What the Climate Summit means for our generation and the next

The mission of Our Task – an “independent network of global citizens” – is “to transform young adults into global thinkers and empower them to lead the next generation in building a sustainable future”. Here Our Task’s Tomesha Campbell reflects on the key issues that need to be addressed at the current United Nations Climate Change ConferenceThere Is No Planet B card isolated on white background

The UN COP 21 Climate Summit that began on 30 November in Le Bourget, France, brings together the nations that have made a commitment to take action for climate. Ahead of the summit, attacks in Paris, Beirut, Tel Aviv and Bamako arguably threatened to change the agenda from climate to the rising threat of terrorist organisations. These attacks in many ways enforce the agenda by illustrating that there are gradual trends that have given rise to environmental, economic and political shifts that can no longer be ignored. Big change is needed to bring to those who have long been uninvited to the negotiating table the opportunity to discuss their concerns for the future of the world.

War and peace

Gerald Barney, founder of Our Task, emphasised this point in a recent presentation for the Global 2100 Project in which he stated that “we cannot expect to live in peace when millions live in war.” There are millions of global citizens living in war-ridden areas in which they have very little hope for peace, while others are granted every opportunity for advancement.

Our global leaders need to go into COP21 with the plan of not only leaving with a universal climate agreement, but a deeper understanding of how individual actions are affecting the world in which we must all live. They must do this in consideration of the benefits they will create for our next generation of leaders and global citizens.

Essential human needs

The sustainable solutions that are developed from this summit should be aimed at ensuring that the generations to come have access to food, reliable drinking water, electricity, and other resources that should be guaranteed to all as a basic human right. Currently, billions of global citizens live daily without access to these resources, and human activity is making our once abundant resources limited to less of the world population. As our energy demands continue to grow there will be an increased strain on our climate as well as the resources that are required for basic human survival.

In the World Energy Outlook 2015 the International Energy Agency (IEA) reported that approximately 1.2 billion people live without access to electricity. That is 1.2 billion people with limited access to clean cooking facilities who will be at risk of exposure to poisonous emissions from indoor open fires and cooking stoves. This is another reason that it has become increasingly important as a UN Sustainable Development Goal (SDG) to achieve universal access to energy.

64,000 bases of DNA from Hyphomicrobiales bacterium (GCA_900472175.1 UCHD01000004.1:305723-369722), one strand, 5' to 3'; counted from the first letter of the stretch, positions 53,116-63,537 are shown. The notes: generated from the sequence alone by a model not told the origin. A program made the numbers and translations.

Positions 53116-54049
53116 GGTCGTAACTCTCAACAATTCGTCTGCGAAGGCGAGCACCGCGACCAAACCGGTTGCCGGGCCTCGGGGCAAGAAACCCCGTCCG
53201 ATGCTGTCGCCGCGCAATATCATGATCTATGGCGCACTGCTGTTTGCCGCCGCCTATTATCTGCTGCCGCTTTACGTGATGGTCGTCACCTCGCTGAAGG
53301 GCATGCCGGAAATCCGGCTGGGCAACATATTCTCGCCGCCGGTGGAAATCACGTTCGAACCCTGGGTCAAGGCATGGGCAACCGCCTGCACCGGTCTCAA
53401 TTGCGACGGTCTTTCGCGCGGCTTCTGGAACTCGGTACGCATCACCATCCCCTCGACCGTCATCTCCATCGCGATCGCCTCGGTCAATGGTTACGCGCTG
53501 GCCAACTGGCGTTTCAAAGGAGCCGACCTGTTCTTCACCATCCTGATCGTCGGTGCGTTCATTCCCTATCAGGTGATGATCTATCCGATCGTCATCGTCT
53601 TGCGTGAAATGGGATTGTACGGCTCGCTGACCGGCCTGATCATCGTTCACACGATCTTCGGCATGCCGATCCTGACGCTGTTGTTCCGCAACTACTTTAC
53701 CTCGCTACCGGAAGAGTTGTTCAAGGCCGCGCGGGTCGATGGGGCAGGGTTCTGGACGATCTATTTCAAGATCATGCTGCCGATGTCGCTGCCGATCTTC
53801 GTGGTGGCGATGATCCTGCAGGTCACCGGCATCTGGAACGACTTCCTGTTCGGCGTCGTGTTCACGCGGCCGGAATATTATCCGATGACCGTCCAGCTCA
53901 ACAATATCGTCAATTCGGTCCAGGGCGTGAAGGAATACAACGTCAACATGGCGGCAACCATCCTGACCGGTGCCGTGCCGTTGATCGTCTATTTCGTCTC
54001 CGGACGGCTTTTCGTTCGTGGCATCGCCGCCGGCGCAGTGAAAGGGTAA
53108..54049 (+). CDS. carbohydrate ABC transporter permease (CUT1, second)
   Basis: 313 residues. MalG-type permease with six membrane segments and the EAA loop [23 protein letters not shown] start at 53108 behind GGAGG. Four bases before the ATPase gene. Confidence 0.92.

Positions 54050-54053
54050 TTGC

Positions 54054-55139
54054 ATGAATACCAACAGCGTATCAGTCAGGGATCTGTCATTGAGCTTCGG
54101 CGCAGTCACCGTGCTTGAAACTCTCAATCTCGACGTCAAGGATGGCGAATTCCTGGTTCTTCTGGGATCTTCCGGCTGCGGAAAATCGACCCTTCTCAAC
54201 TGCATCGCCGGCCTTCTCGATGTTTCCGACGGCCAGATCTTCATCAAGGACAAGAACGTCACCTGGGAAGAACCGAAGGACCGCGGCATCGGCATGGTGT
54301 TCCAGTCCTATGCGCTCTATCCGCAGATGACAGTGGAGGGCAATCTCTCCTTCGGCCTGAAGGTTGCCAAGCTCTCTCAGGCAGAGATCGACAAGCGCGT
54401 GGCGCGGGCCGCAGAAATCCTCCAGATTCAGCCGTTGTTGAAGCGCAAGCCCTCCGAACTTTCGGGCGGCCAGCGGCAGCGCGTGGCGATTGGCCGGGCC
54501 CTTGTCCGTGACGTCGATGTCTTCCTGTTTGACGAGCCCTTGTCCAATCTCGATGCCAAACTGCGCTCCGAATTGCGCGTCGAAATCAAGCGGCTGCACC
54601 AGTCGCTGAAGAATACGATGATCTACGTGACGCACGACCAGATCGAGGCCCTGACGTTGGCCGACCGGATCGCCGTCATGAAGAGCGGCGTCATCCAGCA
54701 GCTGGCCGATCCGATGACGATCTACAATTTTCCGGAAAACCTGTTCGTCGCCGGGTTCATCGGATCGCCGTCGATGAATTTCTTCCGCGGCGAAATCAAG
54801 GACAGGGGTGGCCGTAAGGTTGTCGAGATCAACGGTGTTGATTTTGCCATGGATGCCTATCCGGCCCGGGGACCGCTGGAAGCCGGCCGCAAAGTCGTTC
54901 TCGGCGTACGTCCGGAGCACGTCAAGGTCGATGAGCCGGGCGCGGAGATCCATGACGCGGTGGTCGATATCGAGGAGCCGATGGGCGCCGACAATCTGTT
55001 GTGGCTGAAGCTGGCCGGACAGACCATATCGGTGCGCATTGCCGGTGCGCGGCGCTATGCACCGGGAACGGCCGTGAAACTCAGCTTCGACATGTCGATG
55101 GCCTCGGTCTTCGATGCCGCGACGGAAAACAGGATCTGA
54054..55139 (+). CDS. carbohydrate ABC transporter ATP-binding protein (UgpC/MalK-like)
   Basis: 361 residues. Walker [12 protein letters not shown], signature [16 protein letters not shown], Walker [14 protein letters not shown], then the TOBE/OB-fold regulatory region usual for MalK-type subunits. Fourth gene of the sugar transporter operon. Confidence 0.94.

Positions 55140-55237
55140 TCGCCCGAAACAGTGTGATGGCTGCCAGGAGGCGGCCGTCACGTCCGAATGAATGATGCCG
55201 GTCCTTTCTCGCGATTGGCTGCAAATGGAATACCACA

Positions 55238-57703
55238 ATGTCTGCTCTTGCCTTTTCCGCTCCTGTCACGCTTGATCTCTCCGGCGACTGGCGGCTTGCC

Without a climate agreement that takes into consideration the potential adverse effects that the growing energy market will have on our environment, additional burdens can be placed on regions in which water scarcity and sanitation are already a rising problem.

UNICEF and the World Health Organization reported in their Progress on Sanitation and Drinking Water 2015 Update and MDG Assessment that over 90% of the global population have gained access to reliable drink water since the establishment of the Millennium Development Goals (MDGs). That percentage is remarkable, but 663 million people still lack access to improved drinking water sources.

There are 2.4 billion people that lack access to improved sanitation facilities with approximately one billion people still practising open defecation. Though these numbers are likely to improve in the coming years, they serve as an example of the underlying factors that have led to the political, social and economic environments that we live in today.

Act now for future generations

The business-as-usual model (Plan A) has contributed to a world in which people are motivated to achieve their own needs without considering the consequences that their actions will have on the human population. This is the reason that our global leaders must acknowledge that we can no longer continue to do the same things we have been doing and expecting a different result. Instead our global leaders must formulate an agenda that takes into consideration how our actions from now on will have an impact on our global futures (Plan B).

Our Plan B approach will be full of uncertainty, but if we fail to act now we can be certain that we are leaving little hope for our future generations. Those that come after us will have to fix generations of mistakes and generations of inaction that have contributed to a world that many of us will no longer recognise. That has provoked fear in today’s youth, and caused many to act through global movements such as Climate Strike and Global Climate March on the weekend before COP21 as a wakeup call for youth to take action.

The wakeup call for our global leaders should be all the cities around the world that have lost their voices and who are plagued on a daily basis by the actions of those who do not have their best interest at heart. It is time that global leaders started taking the needs, hopes and dreams of our global citizens into consideration.

Doing what has been comfortable has not helped us reach our universal goals, but there is opportunity for improvement. There is the chance that, if we take the necessary risks, we will receive a reward that can be shared across continents. We have allowed ourselves to be comfortable with not taking action for climate for so long. Now it is time that we become comfortable with not only taking action on climate, but building a sustainable future that will benefit our generation as well as the generations to come.